Each body is clearly different but still they all get put in one of two categories. Each person acts in their own unique way but still there’s supposedly just two kinds of people. The thing we want to criticise is the division into male and female.
She’s a woman*, he’s a man*. In a world that strictly divides everyone into two sexes/genders, that’s the only way it can be. This division gets justified by referring to biology: men* and women* are claimed to be fundamentally different by nature. The notion that there are two sexes is the basis sexist society is built on, because natural differences can’t be altered. But these differences are neither clear cut nor natural. They are a product of society. Not all women* are the same, nor are all men*. Each human looks different. The idea of how women* or men* should look and act isn’t as strictly and clearly defined as it used to be. However, there are still societal guidelines that are passed on, adopted, and followed by most people. This is what makes it easy to quickly assign a certain sex/gender to people we don’t know. It has nothing to do with biology but rather with acquired ways of perception.
You’re likely to know some arguments that defend the existence of the gender binary. Often they revolve around different genitals and extreme examples from the world of competitive sports. The latter are used to argue that better results on the side of the men* prove their physical superiority. But this only works because lots of influencing factors are not mentioned at all, like training, upbringing, moral support and social status. All of these factors show the impact that society and personal circumstances have on our bodies. In our society women* and men* are viewed and treated quite differently. This discrepancy also affects the body of each individual. This means that we cannot say that women* are naturally weaker than men*. Society always leaves its mark. Apart from that, there are great varieties within the categories of woman* and man*, the so called top performers only make up a tiny fraction of that.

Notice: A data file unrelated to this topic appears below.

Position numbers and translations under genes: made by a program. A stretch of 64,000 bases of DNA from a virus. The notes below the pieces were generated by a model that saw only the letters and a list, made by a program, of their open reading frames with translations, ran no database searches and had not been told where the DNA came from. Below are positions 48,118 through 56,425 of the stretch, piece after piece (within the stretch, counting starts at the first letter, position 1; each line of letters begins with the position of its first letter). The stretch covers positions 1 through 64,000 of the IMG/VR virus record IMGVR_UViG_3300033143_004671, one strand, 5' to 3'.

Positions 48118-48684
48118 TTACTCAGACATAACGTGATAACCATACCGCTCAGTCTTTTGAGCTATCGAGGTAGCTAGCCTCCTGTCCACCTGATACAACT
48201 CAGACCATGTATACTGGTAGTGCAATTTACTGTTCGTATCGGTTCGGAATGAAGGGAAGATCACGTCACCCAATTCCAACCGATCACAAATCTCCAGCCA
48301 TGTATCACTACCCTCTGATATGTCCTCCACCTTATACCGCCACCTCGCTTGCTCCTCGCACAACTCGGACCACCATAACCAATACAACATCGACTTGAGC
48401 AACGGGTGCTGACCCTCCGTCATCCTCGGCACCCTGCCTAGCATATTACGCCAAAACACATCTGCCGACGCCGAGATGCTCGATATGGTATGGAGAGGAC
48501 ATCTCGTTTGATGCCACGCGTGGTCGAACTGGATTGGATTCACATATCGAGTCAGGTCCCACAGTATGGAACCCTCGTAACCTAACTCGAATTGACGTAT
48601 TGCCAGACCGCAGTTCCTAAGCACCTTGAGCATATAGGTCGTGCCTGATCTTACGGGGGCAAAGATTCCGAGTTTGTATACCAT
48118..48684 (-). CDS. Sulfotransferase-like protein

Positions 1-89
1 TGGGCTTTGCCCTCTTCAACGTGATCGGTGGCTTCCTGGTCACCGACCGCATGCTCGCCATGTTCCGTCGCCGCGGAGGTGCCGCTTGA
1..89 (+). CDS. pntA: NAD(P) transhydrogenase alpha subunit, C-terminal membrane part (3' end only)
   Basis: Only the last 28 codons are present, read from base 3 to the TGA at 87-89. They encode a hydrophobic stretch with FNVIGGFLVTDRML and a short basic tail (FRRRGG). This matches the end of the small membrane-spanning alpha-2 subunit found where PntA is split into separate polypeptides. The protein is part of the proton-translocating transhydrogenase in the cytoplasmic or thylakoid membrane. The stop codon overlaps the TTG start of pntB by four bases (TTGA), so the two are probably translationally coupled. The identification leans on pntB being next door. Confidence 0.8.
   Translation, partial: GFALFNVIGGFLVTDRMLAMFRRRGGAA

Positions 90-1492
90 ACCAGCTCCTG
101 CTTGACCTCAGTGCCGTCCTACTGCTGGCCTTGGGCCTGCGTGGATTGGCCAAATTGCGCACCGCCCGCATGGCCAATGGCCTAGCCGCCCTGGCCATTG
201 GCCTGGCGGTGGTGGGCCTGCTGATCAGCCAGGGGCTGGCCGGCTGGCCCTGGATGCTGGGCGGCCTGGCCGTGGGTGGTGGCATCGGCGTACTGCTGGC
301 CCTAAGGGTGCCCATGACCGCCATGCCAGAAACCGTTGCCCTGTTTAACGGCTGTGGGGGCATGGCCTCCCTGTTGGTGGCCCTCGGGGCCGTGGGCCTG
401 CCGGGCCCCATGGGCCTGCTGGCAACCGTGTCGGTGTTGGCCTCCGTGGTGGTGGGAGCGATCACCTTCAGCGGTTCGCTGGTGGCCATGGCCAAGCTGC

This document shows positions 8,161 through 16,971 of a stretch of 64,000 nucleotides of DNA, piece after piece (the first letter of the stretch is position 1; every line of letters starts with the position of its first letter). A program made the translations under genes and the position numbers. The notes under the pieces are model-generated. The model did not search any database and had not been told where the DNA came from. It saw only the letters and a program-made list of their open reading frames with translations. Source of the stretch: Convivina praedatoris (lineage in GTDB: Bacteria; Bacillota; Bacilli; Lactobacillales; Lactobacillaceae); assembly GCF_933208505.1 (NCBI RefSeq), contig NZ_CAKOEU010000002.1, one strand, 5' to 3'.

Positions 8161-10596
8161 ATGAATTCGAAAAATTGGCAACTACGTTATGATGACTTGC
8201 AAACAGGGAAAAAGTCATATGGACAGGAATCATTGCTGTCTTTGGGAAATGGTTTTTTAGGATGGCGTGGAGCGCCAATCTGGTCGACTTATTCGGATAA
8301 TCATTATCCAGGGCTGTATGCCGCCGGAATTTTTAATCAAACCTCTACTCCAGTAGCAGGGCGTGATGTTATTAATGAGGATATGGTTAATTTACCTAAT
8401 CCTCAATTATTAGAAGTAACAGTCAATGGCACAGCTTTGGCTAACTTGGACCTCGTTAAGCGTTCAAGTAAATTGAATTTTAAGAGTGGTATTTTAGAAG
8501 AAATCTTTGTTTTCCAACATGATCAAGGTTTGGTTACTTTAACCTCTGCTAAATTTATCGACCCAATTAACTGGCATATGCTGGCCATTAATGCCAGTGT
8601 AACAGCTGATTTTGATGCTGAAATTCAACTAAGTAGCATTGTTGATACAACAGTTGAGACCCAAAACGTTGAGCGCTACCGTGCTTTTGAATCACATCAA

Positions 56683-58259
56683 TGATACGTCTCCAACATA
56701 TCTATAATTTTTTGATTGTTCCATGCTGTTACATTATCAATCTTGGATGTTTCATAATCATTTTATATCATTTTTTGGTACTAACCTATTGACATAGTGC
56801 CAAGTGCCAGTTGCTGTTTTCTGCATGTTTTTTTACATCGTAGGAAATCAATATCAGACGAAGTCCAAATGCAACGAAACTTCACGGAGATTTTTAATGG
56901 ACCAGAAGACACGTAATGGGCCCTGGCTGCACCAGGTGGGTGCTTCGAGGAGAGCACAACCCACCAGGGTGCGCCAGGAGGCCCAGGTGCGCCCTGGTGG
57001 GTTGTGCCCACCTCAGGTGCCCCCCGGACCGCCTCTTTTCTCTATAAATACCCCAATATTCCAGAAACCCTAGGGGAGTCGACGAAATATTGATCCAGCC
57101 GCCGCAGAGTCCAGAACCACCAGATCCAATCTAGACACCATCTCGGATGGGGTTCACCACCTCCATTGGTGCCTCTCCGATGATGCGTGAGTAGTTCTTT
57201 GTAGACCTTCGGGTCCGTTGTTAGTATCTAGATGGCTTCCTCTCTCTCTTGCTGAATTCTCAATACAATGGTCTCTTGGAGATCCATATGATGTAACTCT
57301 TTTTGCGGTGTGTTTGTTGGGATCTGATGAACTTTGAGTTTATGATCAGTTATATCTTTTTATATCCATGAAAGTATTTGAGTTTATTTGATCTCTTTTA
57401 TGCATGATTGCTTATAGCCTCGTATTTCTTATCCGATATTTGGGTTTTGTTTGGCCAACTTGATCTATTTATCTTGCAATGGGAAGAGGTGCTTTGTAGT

Which genitals are hidden in your pants still seems to be extremely important, even though genitals don’t play a part in any type of sport we know.
Then there’s the thing with penis and vulva. Their existence can’t be denied. In some cases, for example with contraception, the distinction is important. But genitals say very little about a person in general. The extreme focus on them is a product of society. The shape of these body parts can differ a great deal from person to person and so can the way they function. There are also genitals that are not clearly distinguishable, and people who have both. Additionally, in theory, medicine offers us many ways to change our bodies. But in a sexist society everyone needs to be clearly assigned to one sex/gender, which is why genitals play such a huge role. If something doesn’t fit the norm it is marked as sick and unnatural and assimilated by force.
Moreover we need to question the scientific findings in this field. Medicine and science have conducted surveys with men* and women* and have discovered differences. But the categories of man* and woman* were never challenged, so two sexes was the only possible result. These differences were then cemented as being natural and the impact of society was ignored completely. To not think of bodies as being male or female is a formidable challenge. Our whole lives are based on that distinction. From an early age on we learn to differentiate and to feel like we belong to one of the genders, which is why it’s so hard to fight against this. But it’s worth the struggle! Because without the divide into two genders we can live more autonomously.
We don’t like the division into man* and woman*. But right now it makes a big difference whether people are read as men* or women*. It makes sense to still talk about women* and men* in order to not ignore that fact.